PetaPixel

Review: Canon EOS M is Like a Sluggish DSLR Trapped in a Compact Body

Canon made its loyal customers wait quite a long time before it finally joined the mirrorless camera revolution, announcing the Canon EOS M back in June. The camera comes nearly four years after Panasonic kicked things off by “friending” Olympus — forming the Micro Four Thirds alliance — and introducing the Lumix DMC-G1, making Canon the last major DSLR maker to join the fray.

Specs-wise, the EOS M is probably the mirrorless camera most Canonites were hoping and praying for: a point-and-shoot sized camera that packs a serious sensor and that can be used with Canon’s full lineup of EF/EF-S lenses dating back to 1987.

It’s almost as if a Canon designer misread a spec sheet and accidentally made a DSLR as a compact: the EOS M is nearly identical to the Canon 650D/Kiss X6i/Rebel T4i entry-level DSLR when you look at the guts and features.

Inside is an 18-megapixel APS-C CMOS sensor, slightly smaller than the APS-C sensors used in Sony NEX and Samsung NX cameras, but larger than (or equal to) all the other non-rangefinder mirrorless cameras in the market.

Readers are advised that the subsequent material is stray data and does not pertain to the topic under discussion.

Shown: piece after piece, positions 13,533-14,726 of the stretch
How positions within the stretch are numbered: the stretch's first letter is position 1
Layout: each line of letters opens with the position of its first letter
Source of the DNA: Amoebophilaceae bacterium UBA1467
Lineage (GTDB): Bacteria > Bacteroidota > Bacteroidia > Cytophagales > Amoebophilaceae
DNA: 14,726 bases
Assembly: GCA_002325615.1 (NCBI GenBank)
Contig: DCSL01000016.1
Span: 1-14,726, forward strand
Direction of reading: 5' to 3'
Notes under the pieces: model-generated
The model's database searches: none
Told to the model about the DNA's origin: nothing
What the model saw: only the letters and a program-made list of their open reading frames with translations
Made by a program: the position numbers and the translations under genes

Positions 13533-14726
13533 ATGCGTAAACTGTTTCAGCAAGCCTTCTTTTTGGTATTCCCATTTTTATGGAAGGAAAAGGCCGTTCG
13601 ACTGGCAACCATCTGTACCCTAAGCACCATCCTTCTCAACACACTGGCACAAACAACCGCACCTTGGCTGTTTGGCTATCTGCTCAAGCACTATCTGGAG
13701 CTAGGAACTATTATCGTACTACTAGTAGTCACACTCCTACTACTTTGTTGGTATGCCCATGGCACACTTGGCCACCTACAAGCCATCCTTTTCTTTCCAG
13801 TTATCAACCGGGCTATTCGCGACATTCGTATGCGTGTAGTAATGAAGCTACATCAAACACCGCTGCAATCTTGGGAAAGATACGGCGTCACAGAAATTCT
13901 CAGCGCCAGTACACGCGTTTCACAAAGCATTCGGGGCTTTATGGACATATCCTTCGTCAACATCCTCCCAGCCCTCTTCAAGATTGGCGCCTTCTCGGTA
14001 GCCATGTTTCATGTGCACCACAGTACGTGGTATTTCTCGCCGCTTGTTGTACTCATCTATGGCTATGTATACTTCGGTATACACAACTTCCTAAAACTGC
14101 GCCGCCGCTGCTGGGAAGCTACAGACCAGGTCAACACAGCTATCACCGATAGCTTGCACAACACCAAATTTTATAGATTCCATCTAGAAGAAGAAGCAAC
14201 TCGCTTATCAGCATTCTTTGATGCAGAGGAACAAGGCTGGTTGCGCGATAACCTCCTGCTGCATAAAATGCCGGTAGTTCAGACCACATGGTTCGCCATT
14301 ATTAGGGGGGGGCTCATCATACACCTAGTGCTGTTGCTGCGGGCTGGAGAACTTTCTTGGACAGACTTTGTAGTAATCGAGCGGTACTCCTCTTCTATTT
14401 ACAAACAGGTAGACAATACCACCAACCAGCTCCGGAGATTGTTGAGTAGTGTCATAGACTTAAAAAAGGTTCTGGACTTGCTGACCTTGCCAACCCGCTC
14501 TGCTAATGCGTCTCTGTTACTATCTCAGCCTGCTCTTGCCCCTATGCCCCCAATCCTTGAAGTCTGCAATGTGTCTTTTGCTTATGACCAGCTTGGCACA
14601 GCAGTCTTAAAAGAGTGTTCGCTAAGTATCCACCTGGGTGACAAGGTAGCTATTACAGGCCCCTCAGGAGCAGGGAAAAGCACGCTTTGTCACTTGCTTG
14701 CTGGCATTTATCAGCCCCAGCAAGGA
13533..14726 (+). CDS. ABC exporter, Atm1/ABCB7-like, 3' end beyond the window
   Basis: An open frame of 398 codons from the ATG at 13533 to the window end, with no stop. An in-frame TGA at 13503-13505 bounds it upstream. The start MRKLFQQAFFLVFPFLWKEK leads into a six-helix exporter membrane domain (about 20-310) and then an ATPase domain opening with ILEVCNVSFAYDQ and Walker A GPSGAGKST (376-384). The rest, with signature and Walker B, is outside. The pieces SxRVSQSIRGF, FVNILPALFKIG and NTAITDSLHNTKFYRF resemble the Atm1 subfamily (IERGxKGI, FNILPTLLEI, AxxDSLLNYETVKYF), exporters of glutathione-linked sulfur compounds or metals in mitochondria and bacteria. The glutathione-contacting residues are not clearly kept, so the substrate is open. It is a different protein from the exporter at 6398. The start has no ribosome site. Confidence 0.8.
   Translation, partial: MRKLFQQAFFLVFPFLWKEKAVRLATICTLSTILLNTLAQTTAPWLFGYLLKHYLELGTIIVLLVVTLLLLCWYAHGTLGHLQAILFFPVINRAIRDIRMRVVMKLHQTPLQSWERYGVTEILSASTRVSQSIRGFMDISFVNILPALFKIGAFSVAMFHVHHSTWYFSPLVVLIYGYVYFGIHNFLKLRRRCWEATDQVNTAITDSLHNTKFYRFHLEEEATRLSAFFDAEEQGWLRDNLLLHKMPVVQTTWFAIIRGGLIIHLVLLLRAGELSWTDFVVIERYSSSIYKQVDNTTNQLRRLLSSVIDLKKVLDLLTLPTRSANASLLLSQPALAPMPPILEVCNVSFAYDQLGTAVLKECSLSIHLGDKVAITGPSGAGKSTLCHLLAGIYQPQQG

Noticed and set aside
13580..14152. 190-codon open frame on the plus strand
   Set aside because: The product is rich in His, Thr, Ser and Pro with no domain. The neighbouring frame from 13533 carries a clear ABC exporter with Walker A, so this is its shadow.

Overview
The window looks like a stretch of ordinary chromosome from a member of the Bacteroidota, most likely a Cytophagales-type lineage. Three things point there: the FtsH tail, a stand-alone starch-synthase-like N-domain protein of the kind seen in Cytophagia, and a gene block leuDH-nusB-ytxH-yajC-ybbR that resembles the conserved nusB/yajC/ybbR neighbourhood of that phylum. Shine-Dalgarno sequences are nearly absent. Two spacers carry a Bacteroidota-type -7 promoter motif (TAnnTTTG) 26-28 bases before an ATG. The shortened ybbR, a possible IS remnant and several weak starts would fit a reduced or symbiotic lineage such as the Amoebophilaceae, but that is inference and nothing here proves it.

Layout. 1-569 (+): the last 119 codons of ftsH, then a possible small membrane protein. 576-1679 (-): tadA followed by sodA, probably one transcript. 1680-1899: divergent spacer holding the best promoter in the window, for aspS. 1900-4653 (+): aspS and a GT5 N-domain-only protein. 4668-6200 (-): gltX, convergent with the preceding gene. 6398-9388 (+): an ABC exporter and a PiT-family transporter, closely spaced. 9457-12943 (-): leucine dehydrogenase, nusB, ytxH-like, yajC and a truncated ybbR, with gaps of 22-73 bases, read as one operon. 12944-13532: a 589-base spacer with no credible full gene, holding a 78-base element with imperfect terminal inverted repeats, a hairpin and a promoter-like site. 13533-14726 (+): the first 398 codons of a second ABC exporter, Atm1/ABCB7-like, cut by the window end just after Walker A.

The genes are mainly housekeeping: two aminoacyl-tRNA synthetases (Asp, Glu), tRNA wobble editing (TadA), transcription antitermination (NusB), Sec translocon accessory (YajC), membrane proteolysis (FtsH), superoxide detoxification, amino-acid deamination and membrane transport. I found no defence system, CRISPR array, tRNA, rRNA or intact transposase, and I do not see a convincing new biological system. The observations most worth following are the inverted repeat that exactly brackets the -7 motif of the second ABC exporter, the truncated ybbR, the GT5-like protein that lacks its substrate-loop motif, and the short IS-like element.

The camera features a new mount (the EF-M mount) that currently has two lenses: the 18-55mm f/3.5-5.6 IS and the 22mm f/2. You’ll need to shell out an extra $200 for the official Mount Adapter if you want to pair the camera with your existing collection of Canon lenses.

This review will be a little different than most of the ones you’ll find for this camera: I was only able to test how the camera performs with the Mount Adapter and a number of EF lenses; I didn’t test either of the two new EF-M lenses.

Just keep that in mind as you read on, as some of the points I mention might not apply if you don’t plan on treating the camera as a miniature DSLR replacement.

The Good

Canon definitely nailed the concept of portability with this camera. It’s astonishingly small and lightweight. If you look at the camera from the back, it actually looks just like a Canon PowerShot S compact camera:

If you own a newer PowerShot S, you can get a rough idea of what this camera feels like by holding your camera in your hands.